git diff

As the name suggests, it lists differences. But which ones? In its form without parameters, it lists differences between your current folder and the staging area.

touch test.txt
echo 'text' >> test.txt
git add test.txt
echo 'added1' >> test.txt
git diff

returns this output:

gittest$ git diff

diff --git a/test.txt b/test.txt
index 8e27be7..2db9057 100644
--- a/test.txt
+++ b/test.txt
@@ -1 +1,2 @@
 text
+added1

Ok we are now able to see differences between our working folder and the tracking context. We can obviously track the new modification, with an add command but we want also the opportunity to throw away our modification. This is obtained with

git checkout .

Git checkout, without parameters (others than ‘dot’, representing the current folder) will throw away the modification to your files and revert the status to the one tracked in the staging area with the previous add commands.

gittest$ git status

# On branch master
# Changes to be committed:
#   (use 'git reset HEAD <file>...' to unstage)
#
#    new file:   test.txt
#
# Changes not staged for commit:
#   (use 'git add <file>...' to update what will be committed)
#   (use 'git checkout -- <file>...' to discard changes in working directory)
#
#    modified:   test.txt
#

gittest$ git checkout .

gittest$ git status
# On branch master
# Changes to be committed:
#   (use 'git reset HEAD <file>...' to unstage)
#
#    new file:   test.txt
#

We have given a meaning to the staging area. And we can also think about it as the very first ‘environment’ we are facing with, since every command without specific parameters works on staging.

Let’s move on. We are now able to add or discard changings to the staging area. We also know how to persistently store the changings, via git commit. What we do not yet know how to do is to discard completely our staging area.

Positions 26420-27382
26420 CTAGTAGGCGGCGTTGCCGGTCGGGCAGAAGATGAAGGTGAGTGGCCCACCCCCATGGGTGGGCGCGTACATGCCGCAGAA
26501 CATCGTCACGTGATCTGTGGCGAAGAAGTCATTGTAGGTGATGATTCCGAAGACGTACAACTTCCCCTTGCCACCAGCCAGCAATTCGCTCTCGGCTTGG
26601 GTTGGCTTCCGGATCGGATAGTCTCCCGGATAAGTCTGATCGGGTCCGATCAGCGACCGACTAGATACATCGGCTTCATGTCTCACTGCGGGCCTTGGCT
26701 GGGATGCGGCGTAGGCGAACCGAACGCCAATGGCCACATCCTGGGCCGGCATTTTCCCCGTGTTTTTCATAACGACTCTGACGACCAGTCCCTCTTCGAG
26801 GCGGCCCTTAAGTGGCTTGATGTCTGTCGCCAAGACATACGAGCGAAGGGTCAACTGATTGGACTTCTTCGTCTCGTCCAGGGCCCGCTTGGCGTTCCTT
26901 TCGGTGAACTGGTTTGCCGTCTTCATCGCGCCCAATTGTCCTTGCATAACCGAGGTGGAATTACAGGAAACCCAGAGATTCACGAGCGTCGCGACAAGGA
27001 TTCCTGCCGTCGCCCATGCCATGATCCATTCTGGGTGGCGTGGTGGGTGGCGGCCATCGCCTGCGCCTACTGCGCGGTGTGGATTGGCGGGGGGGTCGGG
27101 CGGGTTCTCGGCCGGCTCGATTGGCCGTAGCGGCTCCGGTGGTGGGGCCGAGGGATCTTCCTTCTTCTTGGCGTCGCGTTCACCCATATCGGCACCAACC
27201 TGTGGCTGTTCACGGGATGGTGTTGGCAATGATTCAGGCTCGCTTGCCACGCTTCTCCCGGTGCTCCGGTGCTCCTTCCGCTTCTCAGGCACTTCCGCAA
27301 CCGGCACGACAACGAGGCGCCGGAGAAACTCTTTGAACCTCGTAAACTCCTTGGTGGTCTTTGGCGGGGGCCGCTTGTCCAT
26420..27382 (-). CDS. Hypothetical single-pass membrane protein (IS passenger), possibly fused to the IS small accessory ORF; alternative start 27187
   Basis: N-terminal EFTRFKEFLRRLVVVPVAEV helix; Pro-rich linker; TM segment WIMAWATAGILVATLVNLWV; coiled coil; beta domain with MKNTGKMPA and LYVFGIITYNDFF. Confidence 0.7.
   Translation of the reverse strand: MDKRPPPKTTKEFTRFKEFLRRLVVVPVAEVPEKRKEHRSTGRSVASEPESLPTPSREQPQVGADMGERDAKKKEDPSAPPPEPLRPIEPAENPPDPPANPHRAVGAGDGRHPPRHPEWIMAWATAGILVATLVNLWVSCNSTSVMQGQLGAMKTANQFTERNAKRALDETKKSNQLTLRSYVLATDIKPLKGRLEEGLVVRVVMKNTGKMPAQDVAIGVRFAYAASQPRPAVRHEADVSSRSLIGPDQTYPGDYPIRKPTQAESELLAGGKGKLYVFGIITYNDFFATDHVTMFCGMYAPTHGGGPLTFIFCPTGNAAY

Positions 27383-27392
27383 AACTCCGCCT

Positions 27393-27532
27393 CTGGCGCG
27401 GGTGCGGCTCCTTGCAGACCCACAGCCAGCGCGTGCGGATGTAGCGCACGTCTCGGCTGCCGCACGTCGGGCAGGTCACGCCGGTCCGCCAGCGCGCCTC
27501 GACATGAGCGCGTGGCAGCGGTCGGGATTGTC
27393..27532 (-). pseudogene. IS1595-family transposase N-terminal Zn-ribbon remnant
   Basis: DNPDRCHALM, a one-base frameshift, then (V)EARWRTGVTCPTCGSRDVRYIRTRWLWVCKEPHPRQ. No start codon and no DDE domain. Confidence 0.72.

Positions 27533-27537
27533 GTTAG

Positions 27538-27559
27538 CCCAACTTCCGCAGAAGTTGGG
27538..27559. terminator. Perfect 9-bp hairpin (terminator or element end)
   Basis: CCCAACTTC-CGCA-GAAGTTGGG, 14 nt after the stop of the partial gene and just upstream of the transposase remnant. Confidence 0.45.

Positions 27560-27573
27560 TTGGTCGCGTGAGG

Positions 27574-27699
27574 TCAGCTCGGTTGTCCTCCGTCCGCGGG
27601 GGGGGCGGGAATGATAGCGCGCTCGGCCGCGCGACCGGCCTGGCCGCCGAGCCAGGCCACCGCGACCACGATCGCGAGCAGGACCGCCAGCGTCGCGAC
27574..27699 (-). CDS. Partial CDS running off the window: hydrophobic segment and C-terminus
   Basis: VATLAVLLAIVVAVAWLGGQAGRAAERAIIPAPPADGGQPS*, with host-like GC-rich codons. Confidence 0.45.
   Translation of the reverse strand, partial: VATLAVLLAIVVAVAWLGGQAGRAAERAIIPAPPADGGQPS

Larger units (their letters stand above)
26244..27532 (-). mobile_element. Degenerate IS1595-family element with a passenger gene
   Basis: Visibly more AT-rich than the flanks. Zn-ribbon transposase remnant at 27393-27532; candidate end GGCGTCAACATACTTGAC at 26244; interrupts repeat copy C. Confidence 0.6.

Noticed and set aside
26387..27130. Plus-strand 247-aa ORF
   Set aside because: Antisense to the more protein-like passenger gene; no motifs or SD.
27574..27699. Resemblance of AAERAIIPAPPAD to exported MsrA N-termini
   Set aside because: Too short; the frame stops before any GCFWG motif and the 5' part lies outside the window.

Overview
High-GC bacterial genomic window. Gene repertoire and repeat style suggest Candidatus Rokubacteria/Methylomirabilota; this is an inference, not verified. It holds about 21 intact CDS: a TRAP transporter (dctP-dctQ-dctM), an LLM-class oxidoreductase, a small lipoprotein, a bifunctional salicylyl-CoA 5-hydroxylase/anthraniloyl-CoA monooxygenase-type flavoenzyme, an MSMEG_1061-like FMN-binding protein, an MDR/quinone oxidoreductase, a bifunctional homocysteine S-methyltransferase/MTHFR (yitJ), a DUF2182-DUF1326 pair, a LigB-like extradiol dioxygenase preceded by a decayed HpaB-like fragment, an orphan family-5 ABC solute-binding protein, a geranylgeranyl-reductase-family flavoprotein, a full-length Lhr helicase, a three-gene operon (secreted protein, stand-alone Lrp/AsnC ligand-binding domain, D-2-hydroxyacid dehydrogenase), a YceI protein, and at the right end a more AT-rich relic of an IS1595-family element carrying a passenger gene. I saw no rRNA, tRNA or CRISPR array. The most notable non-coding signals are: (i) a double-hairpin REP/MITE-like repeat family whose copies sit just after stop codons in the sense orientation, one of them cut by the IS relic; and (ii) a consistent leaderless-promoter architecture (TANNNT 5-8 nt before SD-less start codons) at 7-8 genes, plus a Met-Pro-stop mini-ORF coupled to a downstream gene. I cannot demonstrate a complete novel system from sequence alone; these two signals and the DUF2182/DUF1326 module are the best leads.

With a parallel with what we just did before, discarding staging is performed with:

git checkout HEAD .

That technically means that we are reverting to a specific commit point, the last one(HEAD).

Before testing this we have to perform a couple of interactions since inconsistent git behaviour doesn’t allow us to execute the test right away. The reason is because our file was a ‘new’ file and not a ‘modified’ one. This breaks the symmetry but let me come back on this concept later.

@pantinor gittest$ git status
# On branch master
# Changes to be committed:
#   (use 'git reset HEAD <file>...' to unstage)
#
#    new file:   test.txt
#
pantinor@pantinor gittest$ git commit -m 'added new file'
[master f331e52] added new file
 1 file changed, 1 insertion(+)
 create mode 100644 test.txt
pantinor@pantinor gittest$ git status
# On branch master
nothing to commit (working directory clean)
pantinor@pantinor gittest$ echo 'added' >> test.txt 
pantinor@pantinor gittest$ git status
# On branch master
# Changes not staged for commit:
#   (use 'git add <file>...' to update what will be committed)
#   (use 'git checkout -- <file>...' to discard changes in working directory)
#
#    modified:   test.txt
#
no changes added to commit (use 'git add' and/or 'git commit -a')
pantinor@pantinor gittest$ git add test.txt
pantinor@pantinor gittest$ git status
# On branch master
# Changes to be committed: